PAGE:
And the second question is: Can you -- can you just tell us what do you think about the position of immigrants in the U.S.? You told us that you were also emigrating from Cuba. And if you can just compare the situation of the immigrants then and now. For example, tell you -- tell your opinion on the fact that today, also, the state police is controlling the immigrants after they cut off the line on the red light somewhere in Arizona. You know for sure about Mr. Sheriff or Mr. Mayor in Arizona. So if you can compare this situation. Thank you.

MODERATOR: Do you want –

MR. MAYORKAS: I'd be delighted. And if I may, sir, take your questions in reverse order.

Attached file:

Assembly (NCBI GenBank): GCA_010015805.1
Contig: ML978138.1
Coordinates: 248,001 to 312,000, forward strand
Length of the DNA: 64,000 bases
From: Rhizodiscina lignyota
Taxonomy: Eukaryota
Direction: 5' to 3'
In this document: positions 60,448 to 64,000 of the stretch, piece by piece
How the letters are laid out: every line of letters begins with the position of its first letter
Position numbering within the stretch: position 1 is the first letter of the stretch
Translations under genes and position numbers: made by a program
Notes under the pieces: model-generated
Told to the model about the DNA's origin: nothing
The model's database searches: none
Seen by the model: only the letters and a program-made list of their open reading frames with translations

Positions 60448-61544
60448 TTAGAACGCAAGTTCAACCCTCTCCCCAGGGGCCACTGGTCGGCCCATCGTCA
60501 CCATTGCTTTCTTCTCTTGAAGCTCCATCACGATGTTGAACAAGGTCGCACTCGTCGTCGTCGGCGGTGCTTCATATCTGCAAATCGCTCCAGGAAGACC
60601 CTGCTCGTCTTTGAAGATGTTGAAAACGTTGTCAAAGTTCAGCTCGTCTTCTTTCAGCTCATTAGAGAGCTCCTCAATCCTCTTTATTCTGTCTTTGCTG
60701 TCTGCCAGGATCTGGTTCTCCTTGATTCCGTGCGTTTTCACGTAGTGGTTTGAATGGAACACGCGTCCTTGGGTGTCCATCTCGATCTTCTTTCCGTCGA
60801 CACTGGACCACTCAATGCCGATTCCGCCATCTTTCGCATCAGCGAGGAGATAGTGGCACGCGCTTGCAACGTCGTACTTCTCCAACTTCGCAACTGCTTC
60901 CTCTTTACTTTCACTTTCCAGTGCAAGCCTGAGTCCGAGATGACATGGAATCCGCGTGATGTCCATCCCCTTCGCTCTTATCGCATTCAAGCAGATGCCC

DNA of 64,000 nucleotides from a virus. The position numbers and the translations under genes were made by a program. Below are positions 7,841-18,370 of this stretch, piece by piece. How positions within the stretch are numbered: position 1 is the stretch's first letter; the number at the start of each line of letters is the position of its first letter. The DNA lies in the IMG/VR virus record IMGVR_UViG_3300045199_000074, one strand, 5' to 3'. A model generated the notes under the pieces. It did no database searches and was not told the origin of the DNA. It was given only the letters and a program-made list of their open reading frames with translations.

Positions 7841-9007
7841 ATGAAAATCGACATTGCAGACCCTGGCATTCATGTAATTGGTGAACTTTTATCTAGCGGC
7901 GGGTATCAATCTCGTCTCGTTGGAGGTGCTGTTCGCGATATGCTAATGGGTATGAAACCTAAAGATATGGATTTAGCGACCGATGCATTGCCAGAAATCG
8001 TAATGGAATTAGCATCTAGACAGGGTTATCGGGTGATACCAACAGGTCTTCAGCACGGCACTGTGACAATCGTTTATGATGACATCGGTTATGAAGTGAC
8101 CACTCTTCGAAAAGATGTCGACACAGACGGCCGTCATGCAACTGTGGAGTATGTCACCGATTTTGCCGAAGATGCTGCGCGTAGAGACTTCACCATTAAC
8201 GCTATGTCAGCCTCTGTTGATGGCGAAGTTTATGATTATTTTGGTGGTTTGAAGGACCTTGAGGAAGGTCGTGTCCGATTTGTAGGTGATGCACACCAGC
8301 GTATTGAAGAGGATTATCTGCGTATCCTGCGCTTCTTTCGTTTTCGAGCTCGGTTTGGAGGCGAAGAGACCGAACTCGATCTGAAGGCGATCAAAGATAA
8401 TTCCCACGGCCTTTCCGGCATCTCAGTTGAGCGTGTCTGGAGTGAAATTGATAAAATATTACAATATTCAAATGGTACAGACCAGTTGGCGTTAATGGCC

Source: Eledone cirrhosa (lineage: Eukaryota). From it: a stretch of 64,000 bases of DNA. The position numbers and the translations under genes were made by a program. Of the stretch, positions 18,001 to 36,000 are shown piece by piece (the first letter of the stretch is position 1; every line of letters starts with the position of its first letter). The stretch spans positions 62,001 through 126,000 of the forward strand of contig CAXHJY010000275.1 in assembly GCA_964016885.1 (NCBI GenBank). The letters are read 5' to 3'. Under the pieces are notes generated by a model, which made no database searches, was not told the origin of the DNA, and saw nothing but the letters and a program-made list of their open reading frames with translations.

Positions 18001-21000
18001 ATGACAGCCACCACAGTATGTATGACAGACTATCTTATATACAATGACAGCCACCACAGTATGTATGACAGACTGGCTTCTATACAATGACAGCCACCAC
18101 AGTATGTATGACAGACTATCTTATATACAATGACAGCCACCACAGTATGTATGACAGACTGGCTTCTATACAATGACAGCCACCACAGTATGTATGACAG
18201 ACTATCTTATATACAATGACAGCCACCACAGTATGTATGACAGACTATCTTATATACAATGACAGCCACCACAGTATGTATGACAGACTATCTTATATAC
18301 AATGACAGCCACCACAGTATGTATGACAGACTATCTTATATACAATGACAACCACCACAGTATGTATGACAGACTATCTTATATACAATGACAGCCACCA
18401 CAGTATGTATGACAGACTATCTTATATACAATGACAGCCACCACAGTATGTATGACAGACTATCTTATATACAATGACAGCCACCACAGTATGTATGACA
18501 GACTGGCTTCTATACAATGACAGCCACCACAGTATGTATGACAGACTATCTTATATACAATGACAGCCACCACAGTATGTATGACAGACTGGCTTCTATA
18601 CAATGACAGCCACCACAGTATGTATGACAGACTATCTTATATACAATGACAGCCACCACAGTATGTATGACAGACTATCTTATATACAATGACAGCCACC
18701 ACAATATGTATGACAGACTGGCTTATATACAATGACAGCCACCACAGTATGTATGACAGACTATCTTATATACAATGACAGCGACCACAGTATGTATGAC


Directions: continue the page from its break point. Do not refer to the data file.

Of course, it's difficult for me to compare the immigration system when I was a teenager and had other issues on my mind then, as to the system as it stands. We must recognize -- and this I should articulate quite clearly -- when we speak of pillars to achieve a value system in our agency, when we speak of our goals, it presupposes our national security. That is a foundation from which springs our additional hopes and aspirations. And so we must maintain the security of our nation, first and foremost.

I can say -- and that's one of the thoughts that comes immediately to mind when you asked your question about my experience as a young person, versus how I view the system now -- it's a very different world today than we -- than I lived in when I was 13 and when I immigrated to this country as a one year old.